Learning to Love Africa 1 Learning to Love Africa can be examined as an interesting manual on how to eradicate poverty in the world in general. Monique Maddy speaks about roadblocks to economic growth with her usual disgust for anything even bear a remote resemblance to it. Maddy writes her satirical proposals on how to eradicate poverty. For example, she writes Modest Proposal for the Euthanasia of a Continent based on the Modest Proposal written by Jonathan Swift to prevent poor Irish children from being an unbearable burden for their parents. Moniques ironical proposal is to rid Africans by just doing nothing about the death of the XXI century AIDS. She proposes anti-corporate and anti-globalization activists to help to adopt 100 million of African children taking them to the United States and Europe. Further she proposes to use the natural resources of African continent and pay to people who oppose globalization to adopt those African children and to buy the corrupted governmental officials off. A final step pf her proposal is to let the other remaining 200 million Africans to die in regional and cross-border wars.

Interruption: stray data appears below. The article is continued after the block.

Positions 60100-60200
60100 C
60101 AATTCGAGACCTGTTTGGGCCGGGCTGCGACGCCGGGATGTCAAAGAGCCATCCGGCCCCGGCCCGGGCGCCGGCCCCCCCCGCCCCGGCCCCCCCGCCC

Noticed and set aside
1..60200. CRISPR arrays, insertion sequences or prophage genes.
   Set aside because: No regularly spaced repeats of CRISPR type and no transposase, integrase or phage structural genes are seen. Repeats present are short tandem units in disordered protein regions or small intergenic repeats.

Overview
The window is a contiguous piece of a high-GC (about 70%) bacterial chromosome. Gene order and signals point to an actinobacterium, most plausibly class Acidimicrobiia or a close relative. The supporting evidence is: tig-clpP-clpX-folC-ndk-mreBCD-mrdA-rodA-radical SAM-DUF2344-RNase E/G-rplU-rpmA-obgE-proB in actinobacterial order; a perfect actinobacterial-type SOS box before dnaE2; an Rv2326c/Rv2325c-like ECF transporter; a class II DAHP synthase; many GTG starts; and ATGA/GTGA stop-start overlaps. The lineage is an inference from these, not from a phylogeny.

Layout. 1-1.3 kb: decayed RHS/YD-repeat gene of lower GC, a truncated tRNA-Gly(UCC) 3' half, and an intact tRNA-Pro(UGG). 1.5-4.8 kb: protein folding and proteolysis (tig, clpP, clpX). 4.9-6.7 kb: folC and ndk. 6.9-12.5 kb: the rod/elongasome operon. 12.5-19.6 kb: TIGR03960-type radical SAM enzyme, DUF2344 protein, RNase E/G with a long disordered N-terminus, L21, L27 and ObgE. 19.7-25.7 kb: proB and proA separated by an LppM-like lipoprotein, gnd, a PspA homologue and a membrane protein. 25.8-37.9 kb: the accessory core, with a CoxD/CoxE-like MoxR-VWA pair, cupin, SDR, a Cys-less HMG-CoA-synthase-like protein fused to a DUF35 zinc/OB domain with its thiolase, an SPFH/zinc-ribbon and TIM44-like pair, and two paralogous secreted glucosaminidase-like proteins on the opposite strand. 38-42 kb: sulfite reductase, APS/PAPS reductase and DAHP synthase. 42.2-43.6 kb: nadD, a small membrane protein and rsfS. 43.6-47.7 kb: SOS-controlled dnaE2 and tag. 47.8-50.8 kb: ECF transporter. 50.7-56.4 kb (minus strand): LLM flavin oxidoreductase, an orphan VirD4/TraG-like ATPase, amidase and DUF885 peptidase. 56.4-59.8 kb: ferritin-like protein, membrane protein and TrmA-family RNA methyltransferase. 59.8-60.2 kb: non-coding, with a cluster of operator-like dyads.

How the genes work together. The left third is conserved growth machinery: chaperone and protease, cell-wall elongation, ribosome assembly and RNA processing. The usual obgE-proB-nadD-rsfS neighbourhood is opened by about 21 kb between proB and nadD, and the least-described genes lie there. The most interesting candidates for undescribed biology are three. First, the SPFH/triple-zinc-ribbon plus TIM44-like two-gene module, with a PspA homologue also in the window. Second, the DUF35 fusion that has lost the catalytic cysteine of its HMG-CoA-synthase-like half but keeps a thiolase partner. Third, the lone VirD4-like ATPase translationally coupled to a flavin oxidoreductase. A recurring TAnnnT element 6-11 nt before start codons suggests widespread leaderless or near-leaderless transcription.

Such satirical proposal reminds us the current situation that is valid for African continent today. Monique blames the United Nations as well as other seem-to-aim international aid and redevelopment agencies that should do something to eradicate the problem of poverty but in vain. Monique Maddy also dwells on organizations such as the World Bank, the UN and the IMF. Monique considers that those companies and corporations have cornered the highly lucretitive market on global poverty. She always said that UN was reinventing itself constantly to become relevant to poverty reduction — or merely to stay alive (Maddy 2004).
Monique Maddy, Learning to Love Africa Monique Maddy in her book offers a great deal of personal experience, both from her own personal life and business which quite effectively demonstrate the things she was making and the goals she wanted to achieve. Her book provides the readers with more understanding of intercultural business which will certainly improve current situation concerning the ...
She tells that corporations actually have taken away those millions and billions of money of would-be consumers that belong to these corporations. Monique Maddys thoughts concerning poverty also question the role of such organizations like UN in Afghanistan and Iraq.